The concept of trying some different rather than trying to simply copy Mercedes is grand in theory, but only if the something different can actually lead to a better result. We’ll know once testing starts where everyone is at, the one bright spot hopefully is that the (modest?) relaxation on in season development will at least allow for those who are behind to be able to make some inroads during the season rather than be forced to endure a(nother) year of pointless misery. Here’s hoping anyway.

  4. Honda will no doubt improve for next year… in the energy recovering phase, and it maybe well bring McLaren into the top 4 because of what seems to be their great aero chassis that can be seen this year. but they will not be challenging Mercedes or Ferrari, and it is not their fault, it is the fault of the current formula. Next year we will see the top 4 teams of f1, McLaren, Ferrari, Redbull and Mercedes in the top 4, but the order will again be dictated by Power unit. so Merc, Ferrari, Red Bull, McLaren. I also foresee McLaren rising to the top 4 as “acceptable”, so the political line by both McLaren and the team drivers will be that they have made a massive improvement, where as they should already be top 4, not for the engine. 2017 will only see any real “chance” of change for the lead in f1, with the current engine formula in place, do not bet on it!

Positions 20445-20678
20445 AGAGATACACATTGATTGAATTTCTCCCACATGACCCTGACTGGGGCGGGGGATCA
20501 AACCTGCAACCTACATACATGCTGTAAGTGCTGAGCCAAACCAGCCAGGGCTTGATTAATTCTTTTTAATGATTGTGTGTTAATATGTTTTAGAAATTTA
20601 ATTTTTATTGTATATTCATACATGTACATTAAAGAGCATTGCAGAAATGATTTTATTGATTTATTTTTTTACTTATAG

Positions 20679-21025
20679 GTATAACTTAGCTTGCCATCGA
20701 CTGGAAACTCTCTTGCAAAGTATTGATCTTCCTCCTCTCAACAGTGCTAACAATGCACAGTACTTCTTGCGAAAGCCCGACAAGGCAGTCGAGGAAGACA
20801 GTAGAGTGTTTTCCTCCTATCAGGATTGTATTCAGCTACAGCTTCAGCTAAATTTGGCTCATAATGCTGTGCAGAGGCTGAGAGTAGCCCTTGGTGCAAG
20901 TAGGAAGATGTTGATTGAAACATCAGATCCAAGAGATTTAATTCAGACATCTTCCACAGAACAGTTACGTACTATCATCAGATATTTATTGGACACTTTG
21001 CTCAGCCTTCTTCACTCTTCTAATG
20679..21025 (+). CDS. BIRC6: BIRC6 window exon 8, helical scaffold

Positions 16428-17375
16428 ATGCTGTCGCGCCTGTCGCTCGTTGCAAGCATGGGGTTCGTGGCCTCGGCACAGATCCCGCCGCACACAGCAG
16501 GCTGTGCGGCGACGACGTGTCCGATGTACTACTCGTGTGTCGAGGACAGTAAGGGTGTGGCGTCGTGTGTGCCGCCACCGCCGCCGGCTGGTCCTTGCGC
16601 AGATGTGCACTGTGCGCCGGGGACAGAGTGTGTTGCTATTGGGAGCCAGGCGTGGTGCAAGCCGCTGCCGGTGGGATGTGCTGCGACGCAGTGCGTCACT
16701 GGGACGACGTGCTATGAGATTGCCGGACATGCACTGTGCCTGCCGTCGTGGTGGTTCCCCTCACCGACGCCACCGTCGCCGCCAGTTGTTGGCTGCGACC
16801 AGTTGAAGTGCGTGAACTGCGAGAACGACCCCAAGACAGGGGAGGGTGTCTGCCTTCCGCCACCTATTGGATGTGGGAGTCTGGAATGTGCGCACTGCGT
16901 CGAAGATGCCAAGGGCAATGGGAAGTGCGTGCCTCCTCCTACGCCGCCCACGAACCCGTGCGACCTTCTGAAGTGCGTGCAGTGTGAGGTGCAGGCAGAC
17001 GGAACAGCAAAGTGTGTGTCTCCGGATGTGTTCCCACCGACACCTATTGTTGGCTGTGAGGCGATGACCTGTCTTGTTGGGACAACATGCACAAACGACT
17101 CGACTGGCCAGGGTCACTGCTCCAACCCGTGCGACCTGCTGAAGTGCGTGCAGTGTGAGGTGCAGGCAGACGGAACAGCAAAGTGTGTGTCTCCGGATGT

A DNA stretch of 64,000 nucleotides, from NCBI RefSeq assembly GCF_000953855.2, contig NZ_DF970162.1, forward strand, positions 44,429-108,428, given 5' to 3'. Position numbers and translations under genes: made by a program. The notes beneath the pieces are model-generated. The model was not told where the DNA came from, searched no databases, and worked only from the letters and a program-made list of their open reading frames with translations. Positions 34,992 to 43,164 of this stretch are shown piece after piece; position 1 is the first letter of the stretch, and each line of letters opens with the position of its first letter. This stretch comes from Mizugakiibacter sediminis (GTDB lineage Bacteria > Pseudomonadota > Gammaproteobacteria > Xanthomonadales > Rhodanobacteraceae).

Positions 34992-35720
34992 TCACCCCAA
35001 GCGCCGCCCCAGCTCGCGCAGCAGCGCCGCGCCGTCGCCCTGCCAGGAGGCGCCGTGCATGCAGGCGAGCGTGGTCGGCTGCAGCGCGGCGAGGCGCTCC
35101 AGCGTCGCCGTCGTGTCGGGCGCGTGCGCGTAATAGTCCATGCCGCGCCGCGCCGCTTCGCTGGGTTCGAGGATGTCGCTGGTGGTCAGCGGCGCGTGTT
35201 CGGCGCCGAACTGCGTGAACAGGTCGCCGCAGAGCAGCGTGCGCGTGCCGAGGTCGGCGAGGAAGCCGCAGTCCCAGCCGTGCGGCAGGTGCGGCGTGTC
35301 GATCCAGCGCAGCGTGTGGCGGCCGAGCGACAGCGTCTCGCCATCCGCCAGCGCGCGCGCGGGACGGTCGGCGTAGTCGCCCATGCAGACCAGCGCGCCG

F1 is losing fans left right and centre. I watched every race since 1994, but have sat out 3 of the last 6 races, the first one I felt guilty being a long time f1 fan, but it came to a point that this just doesn’t feel like F1 anymore, the sport has gone to SHIT. MotoGP and WEC this year have made a mockery of F1 as the highest level of motorsport, and Indycar was much more entertaining as the highest level of open-wheel motorsport.

  5. This is confusing